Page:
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Ivan Khodabakhsh, CEO of the Ladies European Tour

Ivan Khodabakhsh: “I didn’t realise the disparity was so huge with the men’s game”

Tom Irwin sits down with the chief executive of the Ladies’ European Tour
 

As a former CEO of the World Boxing Series, the LET’s CEO Ivan Khodabakhsh should know how to the roll with the punches. He has a ready smile and, three years into his role, that smile could be excused for becoming increasingly thin, with prize funds static for almost a decade and events on the wane, those sponsors are clearly hard to excite.

Yet this is set against a thriving LPGA, an enthralling biennial Solheim Cup, and a tour that is capable of producing a role model like Charley Hull. Seemingly there is both precedent and potential for commercial success. This opportunity knocks louder as we hurtle towards the Olympics, and as Ivan works tirelessly to ensure the LET’s potential is maximised, keeping up with this Khodabakhsh-ian is not easy, but we tracked him down at the HSBC Forum where he was happy to reflect on his tenure as the LET’s ringmaster.

Three years into your role, has it been what you expected?

One thing that was expected but exceeded my expectations is the potential in women’s golf. I saw the potential but I didn’t realise the disparity was so huge with the men’s game. That is on the good side as there is a huge opportunity and some great momentums with the Olympics and what we have already achieved with the Solheim Cup.

On the other side there are great challenges. Structures are set in stone and they stop the development of golf and this can be an obstacle to the growth.

Solheim Cup

Anything specific?

In traditional golf countries, like the UK and US, the club structures do no help for greater participation. I come from a structure in Germany and golf is an elite sport but is a family sport. For other countries, courses are a revenue stream from tourists.

I am appalled by, considering how competitive women’s golf is, how TV revenue and sponsorship is shared. In some cases it is 100-1 ratio. If we had a women’s event a few weeks later than the men it might be 2 or 3-1 in terms of media values and that is nowhere near to 100-1, in terms of dollar value.

In what areas can participation grow and which age groups are you talking about?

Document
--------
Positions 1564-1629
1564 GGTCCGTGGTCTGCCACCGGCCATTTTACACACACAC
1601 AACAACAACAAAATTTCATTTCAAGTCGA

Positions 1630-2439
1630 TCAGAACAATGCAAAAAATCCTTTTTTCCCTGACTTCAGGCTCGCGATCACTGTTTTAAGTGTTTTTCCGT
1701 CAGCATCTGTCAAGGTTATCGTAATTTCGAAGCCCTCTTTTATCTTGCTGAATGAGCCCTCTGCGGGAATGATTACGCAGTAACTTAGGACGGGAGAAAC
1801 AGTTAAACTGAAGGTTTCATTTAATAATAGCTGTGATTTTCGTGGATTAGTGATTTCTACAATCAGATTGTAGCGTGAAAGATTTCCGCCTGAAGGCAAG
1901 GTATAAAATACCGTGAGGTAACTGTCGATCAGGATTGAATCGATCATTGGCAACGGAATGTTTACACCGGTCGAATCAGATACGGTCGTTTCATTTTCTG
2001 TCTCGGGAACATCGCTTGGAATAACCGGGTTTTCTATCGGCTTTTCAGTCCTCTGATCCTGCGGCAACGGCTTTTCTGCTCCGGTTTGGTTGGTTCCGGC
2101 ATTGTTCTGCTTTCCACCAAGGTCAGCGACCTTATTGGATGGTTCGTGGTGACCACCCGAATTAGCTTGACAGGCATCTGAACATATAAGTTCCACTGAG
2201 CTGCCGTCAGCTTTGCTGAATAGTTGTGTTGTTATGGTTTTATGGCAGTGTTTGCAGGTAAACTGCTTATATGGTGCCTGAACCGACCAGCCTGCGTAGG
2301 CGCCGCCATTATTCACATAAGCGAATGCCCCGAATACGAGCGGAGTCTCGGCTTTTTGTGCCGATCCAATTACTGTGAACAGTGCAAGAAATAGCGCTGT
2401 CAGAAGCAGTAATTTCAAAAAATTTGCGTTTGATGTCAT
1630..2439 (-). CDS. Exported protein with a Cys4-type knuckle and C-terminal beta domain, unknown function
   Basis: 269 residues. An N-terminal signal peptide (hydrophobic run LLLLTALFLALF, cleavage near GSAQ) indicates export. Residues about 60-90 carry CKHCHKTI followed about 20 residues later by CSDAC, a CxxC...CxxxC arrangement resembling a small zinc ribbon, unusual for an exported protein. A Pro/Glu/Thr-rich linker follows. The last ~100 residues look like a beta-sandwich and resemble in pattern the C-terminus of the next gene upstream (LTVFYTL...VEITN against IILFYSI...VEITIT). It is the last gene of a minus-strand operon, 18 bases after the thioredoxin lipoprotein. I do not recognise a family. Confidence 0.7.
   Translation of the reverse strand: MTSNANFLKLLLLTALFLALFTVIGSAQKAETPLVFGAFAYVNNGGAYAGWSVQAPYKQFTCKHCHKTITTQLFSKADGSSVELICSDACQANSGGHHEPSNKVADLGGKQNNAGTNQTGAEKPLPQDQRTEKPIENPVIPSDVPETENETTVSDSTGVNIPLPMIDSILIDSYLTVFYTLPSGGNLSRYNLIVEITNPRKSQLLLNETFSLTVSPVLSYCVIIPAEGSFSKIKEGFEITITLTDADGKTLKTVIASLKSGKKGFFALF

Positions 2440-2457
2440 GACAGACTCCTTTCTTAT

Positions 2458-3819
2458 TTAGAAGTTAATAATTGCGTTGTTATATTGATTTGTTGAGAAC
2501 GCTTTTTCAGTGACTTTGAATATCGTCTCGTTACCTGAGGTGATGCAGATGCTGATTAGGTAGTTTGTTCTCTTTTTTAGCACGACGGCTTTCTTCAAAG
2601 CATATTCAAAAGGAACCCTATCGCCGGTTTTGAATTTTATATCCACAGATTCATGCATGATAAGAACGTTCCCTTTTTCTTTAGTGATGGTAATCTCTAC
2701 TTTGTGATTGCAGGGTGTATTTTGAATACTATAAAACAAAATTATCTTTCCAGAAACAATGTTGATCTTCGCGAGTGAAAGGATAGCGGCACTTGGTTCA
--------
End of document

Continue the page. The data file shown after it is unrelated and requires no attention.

You often see very young kids playing but then the club structure is not well set up for them in their 20s and 30s when they might be having families. These are the things where society is changing and something clubs need to address.

Do more fans mean more success, for example the NFL in the States?

Some sports are not easy to be participation sports, like the NFL, and you can create a fan base. But that has happened over years and it also reflects the great job that the commercial people do. The most healthy thing is to create more participation but that doesn’t necessarily mean more fans if you don’t market and position your sport in the best way.

In the tournament schedules I believe we have too many 72-hole events and that is why the Solheim or Ryder Cups are so attractive, they don’t just attract the golf nerd. They see more than just golf, we need to create more of that.

We are looking at different formats, we had a team event last year which was a four-way team matchplay and we have the European Team Championships in 2018 which will also have a mixed matchplay. It’s not to be gimmicky, it has to have the sport at its core and it has to be competitive but it needs to do something to break up the same as other weeks. Golf is a very individual sport so it is important to focus on things like their national identity.

Do we need to generate more stars?

When I joined the Tour we had barely one tournament which was a live event, how can you expect people to be interested if it is not showcased? The Solheim Cup every two years is not enough. Last year we had 10 tournaments being live, this year maybe 12. At least every fourth week there will be a tournament.

And it is about showing new ways, we had a tournament which finished on a Wednesday so the world was our oyster for those days and we are planning more of that. Viewing figures were stellar, and quality was up and you are not up against other events.